The Family and Medical Leave Act (FMLA) was enacted into law to help people who are sick or who have family members who are sick take time to address the illness and not lose their job. A recent case, Kirby Smith v. Yelp (No. 20 CV 1166, United States District Court, N.D. Illinois, Eastern Division), illustrated a violation of that concept.

The introduction to the court’s decision summarizes the basic story succinctly:

Defendant Yelp denied its employee, plaintiff Kirby Smith, time off to take a vacation to Thailand. A few months later, Smith’s doctor diagnosed her with sciatica and a herniated disc in her back, affecting her ability to sit for long stretches. Yelp approved her for leave under the Family and Medical Leave Act. While on FMLA leave, Smith took the trip to Thailand. After her coworkers discovered her travel and reported it to management, Smith texted a colleague that she would like to punch those coworkers. Yelp management got a hold of those texts, and fired Smith for dishonesty regarding her medical leave and violating Yelp’s antiviolence policy. Smith sues Yelp for FMLA interference and retaliation, and Yelp moves to dismiss for failure to state a claim…Yelp’s motion is granted.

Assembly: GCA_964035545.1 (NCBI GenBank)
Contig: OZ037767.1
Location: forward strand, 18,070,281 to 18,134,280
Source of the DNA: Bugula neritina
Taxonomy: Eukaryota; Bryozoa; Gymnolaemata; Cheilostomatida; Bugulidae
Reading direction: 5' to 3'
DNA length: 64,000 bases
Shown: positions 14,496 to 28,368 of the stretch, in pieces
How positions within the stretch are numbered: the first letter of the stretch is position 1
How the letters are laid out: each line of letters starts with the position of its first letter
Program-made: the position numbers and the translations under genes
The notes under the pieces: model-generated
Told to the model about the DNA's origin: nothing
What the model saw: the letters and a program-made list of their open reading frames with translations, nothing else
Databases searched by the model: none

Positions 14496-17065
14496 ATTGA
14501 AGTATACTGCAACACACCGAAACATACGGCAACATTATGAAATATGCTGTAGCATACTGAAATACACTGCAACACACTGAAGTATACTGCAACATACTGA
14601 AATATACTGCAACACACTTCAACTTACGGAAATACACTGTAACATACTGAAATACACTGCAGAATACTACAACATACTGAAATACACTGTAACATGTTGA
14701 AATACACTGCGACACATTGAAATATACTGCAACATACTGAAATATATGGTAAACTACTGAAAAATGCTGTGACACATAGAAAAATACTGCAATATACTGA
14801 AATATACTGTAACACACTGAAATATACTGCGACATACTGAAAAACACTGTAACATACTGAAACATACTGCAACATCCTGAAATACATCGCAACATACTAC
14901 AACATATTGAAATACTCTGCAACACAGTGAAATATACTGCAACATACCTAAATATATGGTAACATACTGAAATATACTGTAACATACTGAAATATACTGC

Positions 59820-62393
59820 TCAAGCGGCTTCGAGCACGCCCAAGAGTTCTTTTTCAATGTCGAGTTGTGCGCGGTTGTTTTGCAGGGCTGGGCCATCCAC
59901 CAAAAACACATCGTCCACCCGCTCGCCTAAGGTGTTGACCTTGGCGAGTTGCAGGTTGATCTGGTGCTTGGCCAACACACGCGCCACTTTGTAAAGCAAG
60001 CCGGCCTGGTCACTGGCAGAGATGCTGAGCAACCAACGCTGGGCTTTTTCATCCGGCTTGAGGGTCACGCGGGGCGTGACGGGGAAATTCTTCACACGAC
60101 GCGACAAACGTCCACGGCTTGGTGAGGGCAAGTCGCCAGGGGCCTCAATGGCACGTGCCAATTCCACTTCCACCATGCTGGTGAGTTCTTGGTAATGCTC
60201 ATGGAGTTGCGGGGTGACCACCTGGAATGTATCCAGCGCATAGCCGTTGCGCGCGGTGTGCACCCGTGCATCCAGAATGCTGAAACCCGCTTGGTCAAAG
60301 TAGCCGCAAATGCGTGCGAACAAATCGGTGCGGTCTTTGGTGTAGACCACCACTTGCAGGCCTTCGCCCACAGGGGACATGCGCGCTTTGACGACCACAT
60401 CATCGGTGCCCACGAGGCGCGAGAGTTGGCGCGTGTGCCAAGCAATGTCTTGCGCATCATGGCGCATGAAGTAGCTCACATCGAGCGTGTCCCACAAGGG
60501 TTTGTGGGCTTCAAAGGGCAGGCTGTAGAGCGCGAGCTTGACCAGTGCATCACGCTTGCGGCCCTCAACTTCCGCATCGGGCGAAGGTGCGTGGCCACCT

Smith did not have enough accrued vacation time for the trip to Thailand. She got the FMLA leave and still went on vacation. More from the court:

Smith doesn’t argue that Yelp mistakenly believed that she took a trip. She admits that she traveled to Thailand. Rather, she insists that Yelp can’t police where she takes her FMLA leave—in other words, that her trip didn’t conflict with the intended purpose of her leave. Traveling while on FMLA leave may be consistent with the purpose of the leave under some circumstances. But here, where Smith took leave because she couldn’t sit down for prolonged stretches, the only reasonable inference to be drawn is that sitting on a plane to Thailand was clearly inconsistent with the stated purpose of her FMLA leave.


Taking a trip is not protected activity under the FMLA. The Act doesn’t bar an employer from penalizing its employee for misusing leave—it bars an employer from penalizing its employee for taking FMLA leave.

So the lesson here is:

  • FMLA is not necessarily used for vacation
  • Don’t flaunt your vacation if you do take one
  • Don’t threaten your co-workers

HT: Shaw Rosenthal